I know how it looks. A young woman, sitting at a restaurant table. Too young to sit in a restaurant alone. Probably waiting for someone. Yes, I’m waiting.
Probably for a man, definitely not for a girlfriend. For a man, not a boy. No boys come here, of course. I’m waiting for a man.
He stops in the door, and my heart stops, he comes to the table, sits down. Everything is clear. The woman at the table next to us gives us a contemptuous look. Her partner’s eyes are firmly on his plate. I know how it looks.
Remember the “Parc Monceau” segment in Paris, je t’aime? The one with Nick Nolte and Ludivine Sagnier?
Dusk falls. Claire and Vincent meet on the street. He came by bus, she showed up before him, waiting impatiently. They run towards each other like young lovers. Anyway, she’s young, he’s well into his middle age. But you know, younger women give older men wings. That’s what it looks like.
Vincent: Claire, I’m sorry, I came as soon as I could.
Claire: I told you to take the metro.
Vincent: I didn’t expect you to call.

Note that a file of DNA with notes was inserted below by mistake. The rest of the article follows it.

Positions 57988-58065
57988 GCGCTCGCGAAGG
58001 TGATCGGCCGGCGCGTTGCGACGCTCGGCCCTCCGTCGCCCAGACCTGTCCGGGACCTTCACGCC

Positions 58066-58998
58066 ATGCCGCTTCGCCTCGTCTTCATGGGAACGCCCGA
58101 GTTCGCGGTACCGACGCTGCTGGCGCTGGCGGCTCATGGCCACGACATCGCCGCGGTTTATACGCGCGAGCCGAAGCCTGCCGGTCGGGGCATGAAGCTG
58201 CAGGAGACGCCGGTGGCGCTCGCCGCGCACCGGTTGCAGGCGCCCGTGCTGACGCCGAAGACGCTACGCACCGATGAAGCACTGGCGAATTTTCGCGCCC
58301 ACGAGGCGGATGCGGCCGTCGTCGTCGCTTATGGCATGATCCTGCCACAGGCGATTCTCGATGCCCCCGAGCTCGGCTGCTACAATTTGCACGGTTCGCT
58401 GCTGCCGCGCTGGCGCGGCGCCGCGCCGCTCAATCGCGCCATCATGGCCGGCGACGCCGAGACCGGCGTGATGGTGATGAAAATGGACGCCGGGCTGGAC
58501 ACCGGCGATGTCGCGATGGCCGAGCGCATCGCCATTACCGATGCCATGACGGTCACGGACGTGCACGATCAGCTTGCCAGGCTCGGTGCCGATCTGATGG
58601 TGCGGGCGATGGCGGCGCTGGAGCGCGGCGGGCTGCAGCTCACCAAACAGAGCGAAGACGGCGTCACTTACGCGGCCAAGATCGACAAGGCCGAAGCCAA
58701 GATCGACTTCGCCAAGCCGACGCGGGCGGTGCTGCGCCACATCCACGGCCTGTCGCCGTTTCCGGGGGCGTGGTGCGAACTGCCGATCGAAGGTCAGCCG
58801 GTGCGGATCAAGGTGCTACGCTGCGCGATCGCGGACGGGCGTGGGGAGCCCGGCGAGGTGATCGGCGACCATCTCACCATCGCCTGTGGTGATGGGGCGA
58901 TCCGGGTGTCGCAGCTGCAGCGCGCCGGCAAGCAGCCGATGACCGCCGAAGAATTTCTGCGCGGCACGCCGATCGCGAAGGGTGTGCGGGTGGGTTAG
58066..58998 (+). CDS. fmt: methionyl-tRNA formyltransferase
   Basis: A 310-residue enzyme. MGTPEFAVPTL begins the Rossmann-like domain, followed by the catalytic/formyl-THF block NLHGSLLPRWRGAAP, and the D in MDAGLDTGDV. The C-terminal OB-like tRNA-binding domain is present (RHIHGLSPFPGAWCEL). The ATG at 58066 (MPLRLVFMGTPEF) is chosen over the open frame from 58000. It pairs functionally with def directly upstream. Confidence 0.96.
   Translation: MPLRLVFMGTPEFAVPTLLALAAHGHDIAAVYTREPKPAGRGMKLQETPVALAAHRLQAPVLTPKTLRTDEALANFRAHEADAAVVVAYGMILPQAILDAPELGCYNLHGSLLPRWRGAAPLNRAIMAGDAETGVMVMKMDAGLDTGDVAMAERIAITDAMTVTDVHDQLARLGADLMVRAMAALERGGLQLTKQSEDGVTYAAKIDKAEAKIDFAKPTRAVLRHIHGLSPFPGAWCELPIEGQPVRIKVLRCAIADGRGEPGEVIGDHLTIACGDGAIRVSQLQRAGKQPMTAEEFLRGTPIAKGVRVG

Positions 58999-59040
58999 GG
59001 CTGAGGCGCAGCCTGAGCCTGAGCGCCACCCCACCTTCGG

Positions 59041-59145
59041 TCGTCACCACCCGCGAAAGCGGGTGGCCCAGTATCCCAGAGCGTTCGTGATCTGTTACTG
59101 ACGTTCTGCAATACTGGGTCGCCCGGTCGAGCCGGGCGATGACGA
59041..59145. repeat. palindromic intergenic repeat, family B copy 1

Claire: Maybe I shouldn’t have.
Vincent: What are you talking about? We’ve already come this far.
Claire: I don’t know.
Vincent: Wait a minute, don’t you trust me? (he embraces Claire, looks into her eyes)
They walk quickly, teasing each other, taking each other’s hands, cuddling up to each other. She says she’s worried what will happen when Gaspard wakes up and doesn’t see her. She feels like Gaspard is taking over her life. Vincent advises her to let go a little, so they can see each other more often.
Claire: I’ve been dreaming so long of this day, and when I finally got free, I feel guilty.
Vincent: Guilt... Don’t, don’t, don’t. Let’s at least give it a chance. Make Gaspard a balloon, not a ball and chain.
Claire: Was I a ball and chain?
Vincent: Mon petite Claire, you were not a ball and chain. You were a zeppelin. Now you should go and have fun. When was the last time you went to the movies?
Claire is his daughter and Gaspard is Claire’s son. That’s what it looks like.
I don’t know why I’m bringing up that scene right now. I just watched a lot of movies when I was young. Or rather, I do know: I’m looking for examples that show that things and events often look different than they really are.
My story’s cinematic, too. It’s like in El Sur.
I sit in a restaurant, even though I don’t fit in here. I’m waiting for a man. My heart stops when I see him. I know how it looks. But you have to see this movie.